Deaf Woman Reveals Life Without A Hearing Aid.

Story by Jennifer Oliver

When I was five years old, hearing aids were prescribed for me.

I was diagnosed with an incurable, sensory-neural hearing loss and soon thereafter fitted with two hearing aids.

My grief-stricken parents signed up for group counseling sessions.

And quit when they discovered they were the only ones with a child who adapted well to hearing aids.

My mother remembers quite profoundly the moment the ice cream man signaled his routine presence on our street with tinkling music. I perked up and asked, “What’s that sound?”

The novelty of hearing new sounds, however, quickly wore out its welcome. My bulky, flesh-colored hearing aids were simply mini-microphones picking up every…single…obnoxious…sound. The scrape of a chair. High heels clicking on linoleum. Someone snapping their gum. I cringed inwardly but never complained. After all, no one else was whining about it either.

Midway through Kindergarten my teacher called my mother with breathless excitement. I had finally spoken my first intelligible word. It looked like I would be swimming with the general population after all. No deaf education for me.

Feeling like an elephant cowering under a pebble, I quietly began the lifelong dance of sidestepping obstacles of which no one close to me, not even my parents, was aware. Note-taking, before the invention of note-takers, became an occupational hazard of the classroom. Not to mention that insurmountable challenge called peer pressure.

When I was in second grade, my speech therapist mentioned that a girl my age was having difficulty adjusting to hearing aids, embarrassed by this new permanent fixture in her wardrobe.

“Since you don’t seem to mind your hearing aids,” my speech therapist remarked, “could you perhaps have a talk with her?”

Sure, I said.

That night I scribbled down all the fun things about wearing hearing aids. Like pursing my lips and cupping my ears at the same time. Feedback from my hearing aids made it look like I was whistling. This nifty advantage often triggered giggly requests from classmates to try on my hearing aids. Another trick was to flip the switch when I needed to tune out anyone singing off-key behind me in church. Ditto for the little sister who was my shadow during long, empty Saturday afternoons.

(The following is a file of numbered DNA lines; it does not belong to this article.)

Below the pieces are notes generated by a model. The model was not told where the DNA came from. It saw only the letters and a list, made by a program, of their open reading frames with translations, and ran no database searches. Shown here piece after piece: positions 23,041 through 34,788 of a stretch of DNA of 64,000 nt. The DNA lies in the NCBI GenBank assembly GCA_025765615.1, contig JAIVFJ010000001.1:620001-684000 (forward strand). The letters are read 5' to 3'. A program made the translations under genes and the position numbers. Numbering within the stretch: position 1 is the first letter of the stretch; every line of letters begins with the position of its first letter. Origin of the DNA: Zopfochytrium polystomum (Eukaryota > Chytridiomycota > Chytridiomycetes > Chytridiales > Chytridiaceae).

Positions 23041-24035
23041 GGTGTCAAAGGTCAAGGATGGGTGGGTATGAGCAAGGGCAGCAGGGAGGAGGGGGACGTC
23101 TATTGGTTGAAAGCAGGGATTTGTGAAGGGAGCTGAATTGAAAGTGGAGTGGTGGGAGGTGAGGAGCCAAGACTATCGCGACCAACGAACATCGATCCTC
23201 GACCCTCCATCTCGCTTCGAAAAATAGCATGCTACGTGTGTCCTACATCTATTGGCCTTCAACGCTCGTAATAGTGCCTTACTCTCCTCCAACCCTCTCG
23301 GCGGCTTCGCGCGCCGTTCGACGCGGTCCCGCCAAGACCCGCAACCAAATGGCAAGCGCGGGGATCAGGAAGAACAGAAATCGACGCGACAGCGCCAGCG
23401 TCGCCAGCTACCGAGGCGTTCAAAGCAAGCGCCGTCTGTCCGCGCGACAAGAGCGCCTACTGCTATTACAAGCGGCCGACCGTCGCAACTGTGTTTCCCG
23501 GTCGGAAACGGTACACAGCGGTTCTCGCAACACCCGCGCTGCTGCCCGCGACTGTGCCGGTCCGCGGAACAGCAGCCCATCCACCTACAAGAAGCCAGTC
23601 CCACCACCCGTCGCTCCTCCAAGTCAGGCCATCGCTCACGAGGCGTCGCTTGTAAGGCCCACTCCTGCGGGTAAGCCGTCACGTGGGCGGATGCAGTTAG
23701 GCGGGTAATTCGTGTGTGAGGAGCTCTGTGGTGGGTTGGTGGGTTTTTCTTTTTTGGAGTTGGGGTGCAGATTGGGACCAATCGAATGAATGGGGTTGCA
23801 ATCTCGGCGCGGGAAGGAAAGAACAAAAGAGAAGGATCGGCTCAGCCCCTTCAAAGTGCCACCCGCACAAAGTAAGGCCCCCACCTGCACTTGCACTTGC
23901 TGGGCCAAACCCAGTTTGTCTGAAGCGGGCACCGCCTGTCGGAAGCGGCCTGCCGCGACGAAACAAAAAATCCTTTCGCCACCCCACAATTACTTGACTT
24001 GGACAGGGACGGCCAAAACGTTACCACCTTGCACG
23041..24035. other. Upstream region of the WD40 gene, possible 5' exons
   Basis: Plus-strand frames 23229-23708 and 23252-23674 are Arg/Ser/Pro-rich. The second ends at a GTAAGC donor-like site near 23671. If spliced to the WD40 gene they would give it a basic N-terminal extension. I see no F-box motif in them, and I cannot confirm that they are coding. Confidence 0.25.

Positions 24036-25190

The following week, while in speech therapy, I sat across from this girl, who slouched glumly across the round table from me. Timidly, I read the first item on my list out loud, then paused and glanced up.

The grin that spread across her face was like the sun drifting out from behind stubborn rain clouds, spurring me onto the next item. Soon we were all giggling, the therapist included.

A friendship between two shy souls was born.

The season of our friendship though was cut short by the territory that comes with being Army brats. It was inevitable, our separation, but this knowledge wasn’t enough to take the edge off the pain. It never was.

Nonetheless, I traversed other relationships throughout my mainstreamed life with other friends who, out of pure kindness, tried to relate to me by stuffing cotton balls in their ears.

When I was 21, I lost my hearing aids.

For a moment there, I panicked. Then a few tense days passed. Weeks sidled by.

No one noticed.

Inevitably my world began to narrow. But not by much. I was a skilled lip-reader. I was practiced in the art of deception, relying on facial expressions and gestures, if my native language had suddenly gone overseas.

For the first time in my life, I exhaled.

That fact alone precipitated a decision that would make my parents grumble without end.

No more hearing aids.

And so for the next 18 years, I managed just fine.

One day, while planted in a meeting, my eyes jumped from the face of one participant to another. Back and forth. And still nothing registered. Words began to run together like watercolors. Attempting to translate the exchange into meaningful English was becoming an eye-numbing chore. I briefly closed my eyes, frustration gnawing at me. I found that lately it was happening with more frequency than I cared to admit. I swore I would schedule an appointment with an audiologist. Soon.

Several months later, I gingerly stepped outside of the clinic, adjusting the volume on my new hearing aids.


There it was again.

The annoying staccato of my heels on asphalt.

Technology, much to my disappointment, hadn’t changed much in nearly 20 years. At least for my kind of hearing loss, it hadn’t.

I sank into the driver’s seat of my Buick and just stared into space. And on that muggy, summer morning, Eric crept into mind.

In high school, Eric was a slight, blonde boy in Special Ed. I didn’t notice him much until the day I got into my car at the end of a school day and turned the key in the ignition. He leapt out in front of my car, yelling. Then he pressed his cheek against the hood of my car, his eyes glazed with victory.

Then it hit me.

I revved my engine and gave him the thumbs-up signal.

His grin broadened as he returned my signal.

Then he jumped to another car, soaking up music of an idling engine.

Blinking back tears, I rejoiced silently with Eric as he experienced sound for the first time. Just that day he had received new hearing aids. And for an instant there, he reminded me of the little girl who heard the ice cream truck for the first time.

That night after work I drove home, pulled up into the driveway, and as my car door swung open, I was greeted by three boys, crowding around me with fistfuls of wild flowers, grasses, and weeds. I was completely taken aback by the onslaught of their voices through my new mini-microphones.





My family was loud.

Ah, but a joyful noise it was indeed.

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